Bank of England: DLT Offers Greater Efficiency and Functionality

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  • The Bank of England has expressed interest in exploring decentralized ledger technology (DLT) to provide faster and more efficient processes for institutions
  • Deputy Governor Sarah Breeden voiced her support for DLT during her speech at the Innovate Finance Global Summit 2024, emphasizing the bank’s commitment to stablecoin regulatory frameworks
  • Discussions regarding a Central Bank Digital Currency (CBDC), colloquially known as ‘Britcoin,’ are ongoing

A high-ranking Bank of England official has revealed that the bank is keen on exploring the use of decentralized ledger technology (DLT) in order to offer “faster, more efficient processes” to institutions. The bank’s Deputy Governor for Financial Stability, Sarah Breeden, voiced her support for the technology during her speech at the Innovate Finance Global Summit 2024 on Monday, where she also emphasized the bank’s commitment to regulatory frameworks for stablecoins in retail payments. Breeden also noted that the Bank of England is still in the discussion process over a Central Bank Digital Currency (CBDC), with the bank still hopeful that the ‘Britcoin’ will be in place by the end of the decade.

“Greater Efficiency and Functionality”

In her speech, Breeden noted that “radical change may be ahead of us” in the way in which money is managed, extolling the virtues of DLT and tokenization to offer faster and more efficient processes:

Technologies loosely grouped under the broad heading of ‘tokenisation’ – distributed ledger technology (DLT) and the potential for atomic settlement and programmability, as pioneered in crypto-asset markets – have the potential to offer greater efficiency and functionality for ‘real world’ retail and wholesale payments. That innovation matters for our role in maintaining monetary and financial stability, and also has the potential to offer significant benefits for customers and businesses, economic activity and growth.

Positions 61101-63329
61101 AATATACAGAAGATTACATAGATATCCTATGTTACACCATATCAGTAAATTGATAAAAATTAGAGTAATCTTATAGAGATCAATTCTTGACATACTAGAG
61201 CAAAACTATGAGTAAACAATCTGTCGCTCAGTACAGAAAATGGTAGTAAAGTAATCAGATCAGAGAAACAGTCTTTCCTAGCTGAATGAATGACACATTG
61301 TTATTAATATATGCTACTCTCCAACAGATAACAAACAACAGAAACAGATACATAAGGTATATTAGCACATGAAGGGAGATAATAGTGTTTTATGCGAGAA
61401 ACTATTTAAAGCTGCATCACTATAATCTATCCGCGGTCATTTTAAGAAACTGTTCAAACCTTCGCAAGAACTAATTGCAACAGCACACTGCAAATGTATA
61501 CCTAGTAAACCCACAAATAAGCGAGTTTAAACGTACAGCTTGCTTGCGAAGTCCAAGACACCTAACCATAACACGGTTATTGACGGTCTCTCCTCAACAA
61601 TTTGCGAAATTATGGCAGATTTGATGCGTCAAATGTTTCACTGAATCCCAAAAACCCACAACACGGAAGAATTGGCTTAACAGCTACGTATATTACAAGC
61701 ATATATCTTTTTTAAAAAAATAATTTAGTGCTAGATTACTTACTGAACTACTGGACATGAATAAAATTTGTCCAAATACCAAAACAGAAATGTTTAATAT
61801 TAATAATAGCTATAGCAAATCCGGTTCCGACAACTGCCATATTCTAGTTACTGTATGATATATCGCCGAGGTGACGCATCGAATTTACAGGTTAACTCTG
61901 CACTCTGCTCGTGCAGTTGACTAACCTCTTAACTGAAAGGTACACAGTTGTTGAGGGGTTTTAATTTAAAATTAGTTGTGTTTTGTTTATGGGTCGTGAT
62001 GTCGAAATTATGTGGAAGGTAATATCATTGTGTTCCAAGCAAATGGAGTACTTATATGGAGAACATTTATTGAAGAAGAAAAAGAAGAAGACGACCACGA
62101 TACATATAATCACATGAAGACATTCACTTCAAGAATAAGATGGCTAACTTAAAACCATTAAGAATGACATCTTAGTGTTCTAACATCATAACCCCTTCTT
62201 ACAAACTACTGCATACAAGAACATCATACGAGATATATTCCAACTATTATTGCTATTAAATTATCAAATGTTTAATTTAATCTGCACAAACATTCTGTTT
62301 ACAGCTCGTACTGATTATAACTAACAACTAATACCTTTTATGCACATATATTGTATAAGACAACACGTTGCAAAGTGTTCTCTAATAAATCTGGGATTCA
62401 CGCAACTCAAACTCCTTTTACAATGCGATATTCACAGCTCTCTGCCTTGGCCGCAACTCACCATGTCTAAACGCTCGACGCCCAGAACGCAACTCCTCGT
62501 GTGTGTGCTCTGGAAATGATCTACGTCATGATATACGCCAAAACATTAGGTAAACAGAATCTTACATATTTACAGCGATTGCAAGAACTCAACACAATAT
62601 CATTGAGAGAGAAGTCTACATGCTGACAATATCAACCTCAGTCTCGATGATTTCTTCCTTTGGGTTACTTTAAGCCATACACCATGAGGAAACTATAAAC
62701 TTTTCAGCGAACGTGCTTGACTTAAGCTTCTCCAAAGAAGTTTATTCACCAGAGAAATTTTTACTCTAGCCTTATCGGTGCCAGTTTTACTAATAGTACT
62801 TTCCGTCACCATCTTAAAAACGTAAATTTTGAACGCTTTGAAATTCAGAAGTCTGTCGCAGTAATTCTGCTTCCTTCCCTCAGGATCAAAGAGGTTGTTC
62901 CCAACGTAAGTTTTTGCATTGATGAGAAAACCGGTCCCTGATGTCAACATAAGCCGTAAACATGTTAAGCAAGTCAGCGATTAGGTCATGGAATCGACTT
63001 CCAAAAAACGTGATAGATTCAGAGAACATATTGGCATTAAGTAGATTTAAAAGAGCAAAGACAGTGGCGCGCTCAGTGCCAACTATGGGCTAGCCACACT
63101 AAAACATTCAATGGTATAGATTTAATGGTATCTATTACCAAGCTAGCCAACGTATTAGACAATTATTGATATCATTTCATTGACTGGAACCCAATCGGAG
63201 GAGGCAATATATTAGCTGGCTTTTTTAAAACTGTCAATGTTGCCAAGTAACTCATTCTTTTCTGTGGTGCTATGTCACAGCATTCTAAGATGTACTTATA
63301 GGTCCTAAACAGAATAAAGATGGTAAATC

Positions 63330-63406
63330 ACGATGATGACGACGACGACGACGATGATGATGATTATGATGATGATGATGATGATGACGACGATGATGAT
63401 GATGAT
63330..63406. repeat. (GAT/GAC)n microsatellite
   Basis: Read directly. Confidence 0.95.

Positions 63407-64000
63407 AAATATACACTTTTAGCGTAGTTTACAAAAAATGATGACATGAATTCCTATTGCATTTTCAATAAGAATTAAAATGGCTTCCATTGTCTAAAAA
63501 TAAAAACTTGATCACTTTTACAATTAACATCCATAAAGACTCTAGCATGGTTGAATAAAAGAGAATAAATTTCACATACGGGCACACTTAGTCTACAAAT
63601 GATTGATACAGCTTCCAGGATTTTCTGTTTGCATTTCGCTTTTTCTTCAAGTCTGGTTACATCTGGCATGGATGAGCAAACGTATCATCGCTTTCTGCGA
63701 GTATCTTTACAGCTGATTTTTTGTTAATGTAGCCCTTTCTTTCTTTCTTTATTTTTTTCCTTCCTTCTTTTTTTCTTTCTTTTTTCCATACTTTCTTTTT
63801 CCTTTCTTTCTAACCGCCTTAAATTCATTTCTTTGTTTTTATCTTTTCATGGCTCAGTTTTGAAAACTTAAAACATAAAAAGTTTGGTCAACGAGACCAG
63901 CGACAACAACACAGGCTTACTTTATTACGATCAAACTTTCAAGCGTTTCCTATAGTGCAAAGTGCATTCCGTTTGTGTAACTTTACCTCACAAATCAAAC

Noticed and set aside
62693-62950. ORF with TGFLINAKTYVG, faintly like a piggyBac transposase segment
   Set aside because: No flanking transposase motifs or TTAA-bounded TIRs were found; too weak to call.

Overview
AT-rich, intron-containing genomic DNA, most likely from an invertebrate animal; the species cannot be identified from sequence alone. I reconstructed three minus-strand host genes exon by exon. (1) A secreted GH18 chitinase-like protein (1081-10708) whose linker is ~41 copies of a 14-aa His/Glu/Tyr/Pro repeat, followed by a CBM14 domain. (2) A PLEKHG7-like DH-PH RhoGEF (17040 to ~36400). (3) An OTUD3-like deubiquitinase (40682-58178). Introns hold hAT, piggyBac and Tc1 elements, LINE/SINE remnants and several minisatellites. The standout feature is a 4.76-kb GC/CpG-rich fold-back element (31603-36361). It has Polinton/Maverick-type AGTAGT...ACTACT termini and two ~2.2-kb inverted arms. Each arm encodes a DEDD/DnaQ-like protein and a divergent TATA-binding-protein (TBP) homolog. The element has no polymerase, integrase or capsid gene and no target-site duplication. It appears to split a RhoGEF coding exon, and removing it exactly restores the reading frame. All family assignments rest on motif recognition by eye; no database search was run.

With regard to retail payments, Breeden noted that the bank’s experiments with the private sector and the London Centre of the Bank for International Settlements’ Innovation Hub have shown how use cases for DLT technologies can “embed payments more deeply, automatically and efficiently into our increasingly digital lives.”

The Bank of England and the Financial Conduct Authority (FCA) recently proposed a Digital Securities Sandbox, set to kick off this summer, which aims to facilitate real-world trading venues and settlement systems utilizing DLT and other emerging technologies, with plans for a five-year duration to assess firms’ activities and potentially establish a permanent regulatory regime for digital securities trading and settlement.

No Progress on CBDC

Breeden also discussed the plans for the UK’s CBDC, dubbed ‘Britcoin’. The bank has already said that it hopes to have a solution in place by the end of the decade, and Breeden was keen to preach patience, saying that the bank is still in the exploratory phase and that no decision has been made regarding its issuance.

She noted that recent public consultations expressed concerns about privacy and financial autonomy, prompting the government to address these issues and added that wholesale usage must be considered alongside retail usage.